Monday, September 7, 2015

The Carols of Christmas a BookLook Blogger review}

I love Christmas.

I love music.

I love Christmas music even more.

I also really enjoy learning the stories behind some of my favorite songs.  So asking to review The Carols of Christmas: A Celebration of the Surprising Stories Behind Your Favorite Holiday Songs by Andrew Gant was an easy decision.

Of course I wanted it. 

From the publisher:
From Oxford professor and renowned British composer, a joyous account of the history behind our favorite carols.

Everyone loves a carol-in the end, even Ebenezer Scrooge. They have the power to summon up a special kind of mid-winter mood, like the aroma of gingerbread or the twinkle of lights on a tree. It's a kind of magic.

But how did they get that magic? Andrew Gant-choirmaster, church musician, university professor, and writer-tells the story of twenty of our favorite carols, each accompanied by lyrics and music, unraveling a captivating, and often surprising, tale of great musicians and thinkers, saints and pagans, shepherd boys and choirboys. Readers get to delve into the history such favorites as "Good King Wenceslas," "Away in a Manger," and "O, Tannenbaum," discovering along the way how "Hark, the Herald Angels Sing" came to replace "Hark, how all the welkin' ring" and how Ralph Vaughan Williams applied the tune of an English folk song about a dead ox to a poem by a nineteenth century American pilgrim to make "O Little Town of Bethlehem."

A charming book that brims with anecdote, expert knowledge, and Christmas spirit, this is a fittingly joyous account of one of the best-loved musical traditions.
My thoughts:

This has been fun to read.  The introduction was a bit technical, and long.  I think I'd get more out of it after reading at least a few of the stories about the carols, so I've thought about going back to re-read it.  The introduction does contain a lot of great information, though, about carols in general and Gant's discoveries, so I wouldn't skip it either.

The sections on the individual carols are a lot of fun.  Most are pretty short, and easy to read in a single sitting.   There was only one song in the book that I wasn't at least somewhat familiar with.  Other songs, in addition to those mentioned above, include:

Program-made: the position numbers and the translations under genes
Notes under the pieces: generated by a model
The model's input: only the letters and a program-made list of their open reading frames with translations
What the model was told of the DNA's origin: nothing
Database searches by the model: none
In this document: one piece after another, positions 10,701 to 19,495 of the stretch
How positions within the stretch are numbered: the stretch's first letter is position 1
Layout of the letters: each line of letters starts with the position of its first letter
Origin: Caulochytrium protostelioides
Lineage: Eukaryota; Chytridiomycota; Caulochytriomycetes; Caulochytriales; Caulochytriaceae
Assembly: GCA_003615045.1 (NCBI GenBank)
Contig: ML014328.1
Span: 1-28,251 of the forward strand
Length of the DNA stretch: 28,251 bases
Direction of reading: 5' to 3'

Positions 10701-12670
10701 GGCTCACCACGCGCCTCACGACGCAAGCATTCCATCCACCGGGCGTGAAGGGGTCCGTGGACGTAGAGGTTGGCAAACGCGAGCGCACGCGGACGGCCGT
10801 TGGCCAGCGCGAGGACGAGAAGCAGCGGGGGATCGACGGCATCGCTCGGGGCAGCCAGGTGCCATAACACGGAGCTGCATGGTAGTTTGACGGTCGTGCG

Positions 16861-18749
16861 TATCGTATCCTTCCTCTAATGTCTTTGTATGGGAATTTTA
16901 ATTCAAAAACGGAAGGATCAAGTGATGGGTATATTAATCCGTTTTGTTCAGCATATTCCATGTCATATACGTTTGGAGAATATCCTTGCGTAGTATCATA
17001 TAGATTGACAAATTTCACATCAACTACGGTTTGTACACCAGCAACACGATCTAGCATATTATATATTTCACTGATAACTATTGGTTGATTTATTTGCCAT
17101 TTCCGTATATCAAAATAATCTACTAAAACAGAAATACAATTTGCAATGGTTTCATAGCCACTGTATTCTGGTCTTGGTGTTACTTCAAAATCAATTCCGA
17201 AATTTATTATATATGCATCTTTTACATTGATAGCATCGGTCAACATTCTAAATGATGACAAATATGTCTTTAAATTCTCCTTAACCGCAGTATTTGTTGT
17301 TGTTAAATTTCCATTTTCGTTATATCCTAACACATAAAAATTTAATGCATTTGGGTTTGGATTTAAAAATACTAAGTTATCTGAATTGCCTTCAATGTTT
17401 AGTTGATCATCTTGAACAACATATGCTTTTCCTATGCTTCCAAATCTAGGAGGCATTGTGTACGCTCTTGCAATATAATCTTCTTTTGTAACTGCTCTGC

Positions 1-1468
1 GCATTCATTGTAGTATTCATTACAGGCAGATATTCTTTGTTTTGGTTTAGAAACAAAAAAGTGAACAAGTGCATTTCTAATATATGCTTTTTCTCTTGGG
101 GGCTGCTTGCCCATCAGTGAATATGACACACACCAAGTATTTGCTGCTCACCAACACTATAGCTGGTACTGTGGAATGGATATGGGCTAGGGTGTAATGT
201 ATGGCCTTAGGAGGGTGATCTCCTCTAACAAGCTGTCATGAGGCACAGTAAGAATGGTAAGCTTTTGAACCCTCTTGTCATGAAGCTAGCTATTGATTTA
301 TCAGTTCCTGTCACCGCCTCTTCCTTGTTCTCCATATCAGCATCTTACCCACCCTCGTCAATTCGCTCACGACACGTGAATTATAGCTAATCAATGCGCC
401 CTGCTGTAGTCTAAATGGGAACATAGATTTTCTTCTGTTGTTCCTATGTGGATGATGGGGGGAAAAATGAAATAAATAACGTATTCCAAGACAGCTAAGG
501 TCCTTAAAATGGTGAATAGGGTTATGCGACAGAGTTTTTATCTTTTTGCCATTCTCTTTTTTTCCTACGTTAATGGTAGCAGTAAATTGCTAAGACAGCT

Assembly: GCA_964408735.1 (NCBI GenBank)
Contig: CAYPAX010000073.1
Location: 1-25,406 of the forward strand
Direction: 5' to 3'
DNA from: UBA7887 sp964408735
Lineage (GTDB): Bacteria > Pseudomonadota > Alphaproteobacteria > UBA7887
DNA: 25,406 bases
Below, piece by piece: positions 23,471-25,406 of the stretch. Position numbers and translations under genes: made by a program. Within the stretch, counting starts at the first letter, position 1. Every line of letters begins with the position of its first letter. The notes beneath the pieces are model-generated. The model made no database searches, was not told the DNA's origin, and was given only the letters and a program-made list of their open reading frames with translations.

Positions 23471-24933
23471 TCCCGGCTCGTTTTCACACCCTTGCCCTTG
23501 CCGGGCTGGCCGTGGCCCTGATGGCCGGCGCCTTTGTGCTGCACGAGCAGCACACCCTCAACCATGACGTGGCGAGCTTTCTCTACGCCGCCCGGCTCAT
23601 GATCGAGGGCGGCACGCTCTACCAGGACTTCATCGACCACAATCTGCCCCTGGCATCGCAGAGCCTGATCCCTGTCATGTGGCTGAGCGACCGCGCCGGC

• O Come, O Come Emmanuel
  • The Holly and the Ivy
  • I Saw Three Ships
  • Good Christian Men, Rejoice
  • O Come, All Ye Faithful
  • While Shepherds Watched
  • O Holy Night
  • Ding dong! Merrily on High
  • Angels from the Realms of Glory
  • I Wonder As I Wander
  • Personent hodie
  • Here We Come a-Wassailing
  • The Twelve Days of Christmas
  • We Three Kings
  • What Child Is This?
  • Jingle Bells
Gant does a fabulous job of outlining the history of the words and of the tune, as best he can figure it.  Each chapter ends with the score for the song, which is really a lot of fun with tunes such as "Angels from the Realms of Glory," where I had to sit down at a keyboard to figure out how it went... as the tune I've always sung to this song is nothing like what is in here (and the text had a pretty lengthy discussion of the tune!)

Disclosure of Material Connection: I received this book free from the publisher through the BookLook Bloggers book review bloggers program. I was not required to write a positive review. The opinions I have expressed are my own. I am disclosing this in accordance with the Federal Trade Commission’s 16 CFR, Part 255: “Guides Concerning the Use of Endorsements and Testimonials in Advertising.”

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